The latest phase looks at the six to nine year old age group and their engagement with what we’ve named the “Digital Playground”. The series is looking at how children at this age start to use the internet as a functional social tool and how it’s changing the way our children develop social relationships.

The podcasts are presented by Rona Renner of the Californian radio show Childhood Matters  and family expert Jason Brand.

This fifth episode is an in depth interview with Tony Anscombe, AVG’s ambassador for free products about all the subjects covered so far in the podcast series. Listen in to here Tony’s views on parental control software and the importance of talking to and learning from your kids about their online activity.

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The fourth in a series of five podcasts on the latest phase of AVG’s Digital Diaries campaign, which surveyed thousands of parents from all over the world about the role of the internet and technology in the upbringing of their child.

The latest phase looks at the six to nine year old age group and their engagement with what we’ve named the “Digital Playground”. The series is looking at how children at this age start to use the internet as a functional social tool and how it’s changing the way our children develop social relationships.

The podcasts are presented by Rona Renner of the Californian radio show Childhood Matters  and family expert Jason Brand.

This fourth episode looks at the role of parental control software and family safety products in keeping your children safe online. It is important to understand that there is no hard and fast rule as to what is suitable for every child. Children grow and develop at their own rate and it’s important to factor this in when deciding about the restrictions you place on their online activity.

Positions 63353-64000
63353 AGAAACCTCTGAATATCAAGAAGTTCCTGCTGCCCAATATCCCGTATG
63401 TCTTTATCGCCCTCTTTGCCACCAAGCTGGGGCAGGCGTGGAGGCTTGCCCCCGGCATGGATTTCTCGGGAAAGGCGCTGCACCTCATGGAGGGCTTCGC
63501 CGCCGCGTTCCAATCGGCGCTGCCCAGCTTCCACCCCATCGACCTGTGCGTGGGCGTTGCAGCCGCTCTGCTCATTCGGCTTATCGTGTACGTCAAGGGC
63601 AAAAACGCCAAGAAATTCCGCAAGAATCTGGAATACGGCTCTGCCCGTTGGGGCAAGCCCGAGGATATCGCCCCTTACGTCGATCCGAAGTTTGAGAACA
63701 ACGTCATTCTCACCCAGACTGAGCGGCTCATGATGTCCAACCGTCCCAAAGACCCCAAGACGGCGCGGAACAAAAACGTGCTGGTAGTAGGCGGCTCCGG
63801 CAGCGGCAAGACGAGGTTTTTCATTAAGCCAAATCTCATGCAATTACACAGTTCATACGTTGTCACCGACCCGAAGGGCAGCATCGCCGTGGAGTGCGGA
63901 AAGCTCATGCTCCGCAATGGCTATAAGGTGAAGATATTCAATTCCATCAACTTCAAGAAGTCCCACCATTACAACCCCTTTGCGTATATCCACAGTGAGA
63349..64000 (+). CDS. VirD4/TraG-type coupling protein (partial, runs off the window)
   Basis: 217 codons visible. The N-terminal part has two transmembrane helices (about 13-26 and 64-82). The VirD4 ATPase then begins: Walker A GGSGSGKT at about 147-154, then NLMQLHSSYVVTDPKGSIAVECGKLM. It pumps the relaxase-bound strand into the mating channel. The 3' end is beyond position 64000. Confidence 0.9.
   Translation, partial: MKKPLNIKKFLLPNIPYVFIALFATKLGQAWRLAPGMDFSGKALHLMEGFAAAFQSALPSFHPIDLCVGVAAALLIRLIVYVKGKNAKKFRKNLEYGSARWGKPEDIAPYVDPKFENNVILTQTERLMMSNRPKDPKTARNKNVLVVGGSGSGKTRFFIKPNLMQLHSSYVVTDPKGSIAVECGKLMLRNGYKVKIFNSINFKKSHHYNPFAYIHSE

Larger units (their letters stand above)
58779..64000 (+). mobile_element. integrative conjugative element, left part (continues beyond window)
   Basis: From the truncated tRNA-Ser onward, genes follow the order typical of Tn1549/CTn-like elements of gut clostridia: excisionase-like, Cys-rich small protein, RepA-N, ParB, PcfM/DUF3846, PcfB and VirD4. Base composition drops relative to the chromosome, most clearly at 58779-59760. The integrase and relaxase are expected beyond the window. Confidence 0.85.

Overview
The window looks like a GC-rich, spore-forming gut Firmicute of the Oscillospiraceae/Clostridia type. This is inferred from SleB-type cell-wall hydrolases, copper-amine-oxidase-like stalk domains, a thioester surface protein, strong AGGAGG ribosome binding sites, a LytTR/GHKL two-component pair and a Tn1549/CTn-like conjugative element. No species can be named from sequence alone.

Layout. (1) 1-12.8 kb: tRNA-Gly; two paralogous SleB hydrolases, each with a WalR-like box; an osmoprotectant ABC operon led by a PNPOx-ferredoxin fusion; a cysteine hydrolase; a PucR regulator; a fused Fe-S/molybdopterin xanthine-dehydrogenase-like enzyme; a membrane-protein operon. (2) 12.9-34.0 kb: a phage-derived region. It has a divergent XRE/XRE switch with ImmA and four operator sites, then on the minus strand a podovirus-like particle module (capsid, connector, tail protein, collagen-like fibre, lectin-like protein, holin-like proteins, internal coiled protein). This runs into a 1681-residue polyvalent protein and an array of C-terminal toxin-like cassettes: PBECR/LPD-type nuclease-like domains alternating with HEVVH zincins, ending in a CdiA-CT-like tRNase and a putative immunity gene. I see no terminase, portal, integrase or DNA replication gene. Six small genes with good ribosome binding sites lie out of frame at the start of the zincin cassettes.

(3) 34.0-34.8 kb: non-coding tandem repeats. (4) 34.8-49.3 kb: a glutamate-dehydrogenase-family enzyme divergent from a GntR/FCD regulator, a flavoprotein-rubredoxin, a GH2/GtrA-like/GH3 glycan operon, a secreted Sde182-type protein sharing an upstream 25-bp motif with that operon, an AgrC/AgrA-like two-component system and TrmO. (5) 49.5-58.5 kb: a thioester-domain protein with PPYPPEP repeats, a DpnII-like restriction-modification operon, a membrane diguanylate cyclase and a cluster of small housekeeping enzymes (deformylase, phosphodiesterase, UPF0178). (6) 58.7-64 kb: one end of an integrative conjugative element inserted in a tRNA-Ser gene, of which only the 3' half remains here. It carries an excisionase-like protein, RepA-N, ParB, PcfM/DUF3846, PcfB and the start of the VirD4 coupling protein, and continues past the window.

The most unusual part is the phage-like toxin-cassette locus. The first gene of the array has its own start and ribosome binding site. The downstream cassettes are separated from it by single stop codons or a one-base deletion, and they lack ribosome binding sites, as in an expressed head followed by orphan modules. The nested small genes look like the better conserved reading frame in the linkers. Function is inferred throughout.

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The third in a series of five podcasts on the latest phase of AVG’s Digital Diaries campaign, which surveyed thousands of parents from all over the world about the role of the internet and technology in the upbringing of their child.

The latest phase looks at the six to nine year old age group and their engagement with what we’ve named the “Digital Playground”. The series is looking at how children at this age start to use the internet as a functional social tool and how it’s changing the way our children develop social relationships.

The podcasts are presented by Rona Renner of the Californian radio show Childhood Matters  and family expert Jason Brand.

This third episode looks at communications guidelines for children aged six to nine. Communication is key to protecting your children online both in terms of what type of communication is suitable for your child online but more importantly the way you as a parent communicate with your child about their online activity. It’s important that parents actively engage with their kids and learn what it is they’re looking to get out the internet.